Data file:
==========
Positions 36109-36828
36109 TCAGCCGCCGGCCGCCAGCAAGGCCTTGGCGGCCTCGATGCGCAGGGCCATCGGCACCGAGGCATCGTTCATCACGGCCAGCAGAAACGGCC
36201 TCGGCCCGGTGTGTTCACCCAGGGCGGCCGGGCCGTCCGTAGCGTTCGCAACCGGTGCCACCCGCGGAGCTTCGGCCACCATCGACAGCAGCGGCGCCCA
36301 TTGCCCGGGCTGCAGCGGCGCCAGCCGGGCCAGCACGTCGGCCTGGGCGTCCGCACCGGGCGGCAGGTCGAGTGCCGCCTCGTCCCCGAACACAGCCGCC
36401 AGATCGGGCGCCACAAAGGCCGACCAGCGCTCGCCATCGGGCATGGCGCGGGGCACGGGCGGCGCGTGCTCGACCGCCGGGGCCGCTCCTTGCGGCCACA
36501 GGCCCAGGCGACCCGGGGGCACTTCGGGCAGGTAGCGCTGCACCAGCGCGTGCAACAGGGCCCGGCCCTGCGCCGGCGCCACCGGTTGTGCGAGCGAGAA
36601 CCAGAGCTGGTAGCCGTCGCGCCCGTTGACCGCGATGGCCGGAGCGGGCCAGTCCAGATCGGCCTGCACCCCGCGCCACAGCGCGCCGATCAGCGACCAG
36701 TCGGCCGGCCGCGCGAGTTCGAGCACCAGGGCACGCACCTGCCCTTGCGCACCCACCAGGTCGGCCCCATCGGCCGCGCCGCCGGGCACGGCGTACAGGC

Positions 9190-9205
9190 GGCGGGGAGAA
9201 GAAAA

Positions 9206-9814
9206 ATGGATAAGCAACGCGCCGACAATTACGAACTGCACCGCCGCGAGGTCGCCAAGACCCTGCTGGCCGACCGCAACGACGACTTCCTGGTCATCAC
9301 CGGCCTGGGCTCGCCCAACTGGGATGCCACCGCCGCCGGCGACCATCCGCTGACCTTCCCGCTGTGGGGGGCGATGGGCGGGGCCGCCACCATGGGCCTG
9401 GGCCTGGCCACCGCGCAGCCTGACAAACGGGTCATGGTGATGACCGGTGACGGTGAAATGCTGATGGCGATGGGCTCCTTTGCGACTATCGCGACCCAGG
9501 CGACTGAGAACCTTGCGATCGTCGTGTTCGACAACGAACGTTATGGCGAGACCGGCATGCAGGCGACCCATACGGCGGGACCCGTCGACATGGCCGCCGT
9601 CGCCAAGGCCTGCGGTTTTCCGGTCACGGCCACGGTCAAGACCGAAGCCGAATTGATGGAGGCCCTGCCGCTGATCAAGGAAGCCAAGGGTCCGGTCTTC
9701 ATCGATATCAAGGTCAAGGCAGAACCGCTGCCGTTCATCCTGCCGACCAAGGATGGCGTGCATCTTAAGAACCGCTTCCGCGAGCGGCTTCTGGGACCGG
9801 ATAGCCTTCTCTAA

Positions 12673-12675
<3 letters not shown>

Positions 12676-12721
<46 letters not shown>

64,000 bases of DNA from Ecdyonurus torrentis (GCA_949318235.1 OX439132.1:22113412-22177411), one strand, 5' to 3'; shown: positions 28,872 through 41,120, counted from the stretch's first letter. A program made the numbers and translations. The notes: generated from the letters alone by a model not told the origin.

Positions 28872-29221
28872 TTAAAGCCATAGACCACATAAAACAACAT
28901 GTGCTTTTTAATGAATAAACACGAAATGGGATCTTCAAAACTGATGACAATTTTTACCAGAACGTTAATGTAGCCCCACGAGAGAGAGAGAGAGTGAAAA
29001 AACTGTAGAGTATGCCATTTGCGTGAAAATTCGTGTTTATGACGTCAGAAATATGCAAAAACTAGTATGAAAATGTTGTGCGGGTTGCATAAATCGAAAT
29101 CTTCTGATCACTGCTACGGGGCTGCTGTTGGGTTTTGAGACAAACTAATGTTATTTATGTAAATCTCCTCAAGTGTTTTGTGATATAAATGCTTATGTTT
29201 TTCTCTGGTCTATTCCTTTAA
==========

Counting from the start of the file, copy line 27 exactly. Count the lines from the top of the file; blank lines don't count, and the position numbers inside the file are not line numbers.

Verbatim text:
28901 GTGCTTTTTAATGAATAAACACGAAATGGGATCTTCAAAACTGATGACAATTTTTACCAGAACGTTAATGTAGCCCCACGAGAGAGAGAGAGAGTGAAAA